First, evaluate what drugs are prohibited for concomitant use, in particular, those drugs that are prohibited due to safety concern. For example, If concomitant medication may lead to serious drug interactions (e.g. the effect of the special metabolic enzyme CYP3A4), special measures need to be prepared to protect the subject's safety. Second, pay attention to those concomitant drugs that may affect efficacy assessment. For example, similar pharmacological mechanisms or drug that cause similar efficacy shall be prohibited to prevent interfering with interpretation of the efficacy of the study drug. Meanwhile, the medical rights of subjects also need to be considered. If conflicts are found, the priority is to protect the medical rights of subjects. In addition, pre-medication may be given to reduce adverse reactions for certain drugs. For example, anti-histamine and corticosteroid, and it is necessary to evaluate the necessity of pre-medication.
  • Q5

    What are the review considerations for "selection of dose, administration method and treatment period " for clinical trials?

    Evaluation of the appropriateness of administration method and dose selection is based on scientific theories. If the trial is a phase III clinical trial, the results of the dose-response trial or pre-clinical trial may be referenced. If the study drug is at the early development stage, the appropriateness of administration method and dose selection may be inferred from the results of toxicological or pharmacokinetic studies. The doses used and treatment duration reported in the completed trials will be carefully considered for evaluation of the risk of this trial and possible treatment effect. whether the adverse reaction is dose-related will also be evaluated. Some study designs may have the regulations on dose adjustments (escalation or reduction) according to the adverse reactions or in order to achieve the pre-determined efficacy. The rationality of the relevant regulations will be evaluated. The rationality of treatment period, observation period, and time points of visits will be evaluated as well.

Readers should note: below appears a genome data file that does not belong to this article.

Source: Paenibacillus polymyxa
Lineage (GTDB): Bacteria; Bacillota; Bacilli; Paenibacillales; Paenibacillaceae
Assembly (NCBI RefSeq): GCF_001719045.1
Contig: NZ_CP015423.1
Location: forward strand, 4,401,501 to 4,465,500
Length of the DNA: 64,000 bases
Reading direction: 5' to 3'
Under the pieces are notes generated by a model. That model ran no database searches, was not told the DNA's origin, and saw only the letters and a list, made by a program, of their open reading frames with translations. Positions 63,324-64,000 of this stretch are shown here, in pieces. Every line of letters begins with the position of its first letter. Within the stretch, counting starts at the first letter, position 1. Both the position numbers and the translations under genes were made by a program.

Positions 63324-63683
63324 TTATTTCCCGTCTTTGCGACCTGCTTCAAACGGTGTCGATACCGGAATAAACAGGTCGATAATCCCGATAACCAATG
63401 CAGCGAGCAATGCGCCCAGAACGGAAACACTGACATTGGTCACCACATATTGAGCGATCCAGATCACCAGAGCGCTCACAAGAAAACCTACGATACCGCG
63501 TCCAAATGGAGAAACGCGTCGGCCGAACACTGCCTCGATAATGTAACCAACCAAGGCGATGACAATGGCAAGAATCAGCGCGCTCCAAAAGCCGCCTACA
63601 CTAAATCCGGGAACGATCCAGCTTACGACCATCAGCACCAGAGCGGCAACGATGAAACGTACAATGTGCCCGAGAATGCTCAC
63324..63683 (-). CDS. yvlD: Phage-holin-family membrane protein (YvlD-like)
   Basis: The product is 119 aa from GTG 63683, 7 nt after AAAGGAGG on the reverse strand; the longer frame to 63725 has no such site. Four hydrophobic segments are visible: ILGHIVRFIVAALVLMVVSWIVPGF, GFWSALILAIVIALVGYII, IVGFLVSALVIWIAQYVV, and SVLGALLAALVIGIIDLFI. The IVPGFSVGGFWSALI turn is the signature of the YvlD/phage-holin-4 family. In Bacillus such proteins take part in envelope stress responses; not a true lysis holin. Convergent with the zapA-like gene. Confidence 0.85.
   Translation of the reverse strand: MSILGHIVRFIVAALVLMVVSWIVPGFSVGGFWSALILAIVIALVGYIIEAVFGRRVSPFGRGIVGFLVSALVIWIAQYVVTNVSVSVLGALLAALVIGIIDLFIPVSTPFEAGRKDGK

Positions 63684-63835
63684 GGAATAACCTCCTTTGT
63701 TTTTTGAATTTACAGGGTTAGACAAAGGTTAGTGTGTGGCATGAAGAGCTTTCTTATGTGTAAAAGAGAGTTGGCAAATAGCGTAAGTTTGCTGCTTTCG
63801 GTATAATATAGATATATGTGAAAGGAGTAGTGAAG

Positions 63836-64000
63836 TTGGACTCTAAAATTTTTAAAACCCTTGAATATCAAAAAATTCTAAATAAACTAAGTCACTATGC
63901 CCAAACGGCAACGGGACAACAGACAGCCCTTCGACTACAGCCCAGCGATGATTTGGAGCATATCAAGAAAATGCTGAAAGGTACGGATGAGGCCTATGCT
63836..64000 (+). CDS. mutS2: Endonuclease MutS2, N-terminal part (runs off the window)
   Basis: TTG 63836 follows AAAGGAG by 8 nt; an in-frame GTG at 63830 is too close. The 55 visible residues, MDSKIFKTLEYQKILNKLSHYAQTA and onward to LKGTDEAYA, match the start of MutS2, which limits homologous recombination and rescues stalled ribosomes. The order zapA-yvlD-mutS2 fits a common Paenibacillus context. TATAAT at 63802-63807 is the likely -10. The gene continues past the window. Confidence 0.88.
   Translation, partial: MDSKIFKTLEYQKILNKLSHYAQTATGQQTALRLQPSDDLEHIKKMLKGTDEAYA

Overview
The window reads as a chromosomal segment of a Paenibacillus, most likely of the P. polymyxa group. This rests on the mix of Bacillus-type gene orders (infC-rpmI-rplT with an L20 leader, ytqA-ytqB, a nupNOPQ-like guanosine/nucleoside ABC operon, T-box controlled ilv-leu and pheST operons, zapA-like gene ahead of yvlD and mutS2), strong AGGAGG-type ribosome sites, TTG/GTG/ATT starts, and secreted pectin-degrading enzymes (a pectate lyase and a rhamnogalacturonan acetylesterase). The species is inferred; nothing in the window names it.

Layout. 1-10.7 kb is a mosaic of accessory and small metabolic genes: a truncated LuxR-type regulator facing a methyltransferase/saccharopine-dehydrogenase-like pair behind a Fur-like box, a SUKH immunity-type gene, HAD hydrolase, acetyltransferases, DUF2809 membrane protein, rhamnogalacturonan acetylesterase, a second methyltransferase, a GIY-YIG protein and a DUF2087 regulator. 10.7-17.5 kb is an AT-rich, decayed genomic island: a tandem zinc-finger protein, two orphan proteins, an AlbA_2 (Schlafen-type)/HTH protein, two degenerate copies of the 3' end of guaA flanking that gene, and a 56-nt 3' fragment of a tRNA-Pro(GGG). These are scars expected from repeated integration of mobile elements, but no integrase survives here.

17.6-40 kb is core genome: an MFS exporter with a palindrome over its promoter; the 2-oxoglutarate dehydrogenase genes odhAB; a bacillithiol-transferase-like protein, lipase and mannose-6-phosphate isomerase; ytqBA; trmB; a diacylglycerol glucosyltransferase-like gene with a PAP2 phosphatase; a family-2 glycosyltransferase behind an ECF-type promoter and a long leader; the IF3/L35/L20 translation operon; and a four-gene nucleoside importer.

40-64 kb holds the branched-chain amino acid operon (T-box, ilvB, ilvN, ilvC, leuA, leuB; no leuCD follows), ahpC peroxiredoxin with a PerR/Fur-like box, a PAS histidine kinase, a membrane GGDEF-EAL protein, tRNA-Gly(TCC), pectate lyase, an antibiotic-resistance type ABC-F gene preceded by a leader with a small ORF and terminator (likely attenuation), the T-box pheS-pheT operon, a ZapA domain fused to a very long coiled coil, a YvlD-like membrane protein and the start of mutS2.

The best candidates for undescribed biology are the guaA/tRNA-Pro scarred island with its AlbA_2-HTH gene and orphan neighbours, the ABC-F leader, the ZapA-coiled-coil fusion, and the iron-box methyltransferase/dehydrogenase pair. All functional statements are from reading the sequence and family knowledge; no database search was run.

1. Treatment period: Whether the length of treatment period is reasonable will be determined based on the character of the study drug and the main objective of the trial (efficacy or adverse reactions)
    2. Observation period: Observation period is usually planned for the purpose of collecting safety data, but sometimes it is planned for the purpose of observation of efficacy. For example, in antibiotics studies, subjects need to be observed for an extended period of time after the end of treatment for test of cure. the rationality of the length of the observation period will be judged by the purpose.
    3. Time points of visits: The frequency of visits shall take into account the feasibility of implementation. For example, whether the patients can cooperate and whether the number of times of visits is sufficient to monitor a specific drug adverse reaction. In addition, whether the observation items specified for the time points of visits are sufficient to protect the safety of subjects will also be evaluated.
  • Q6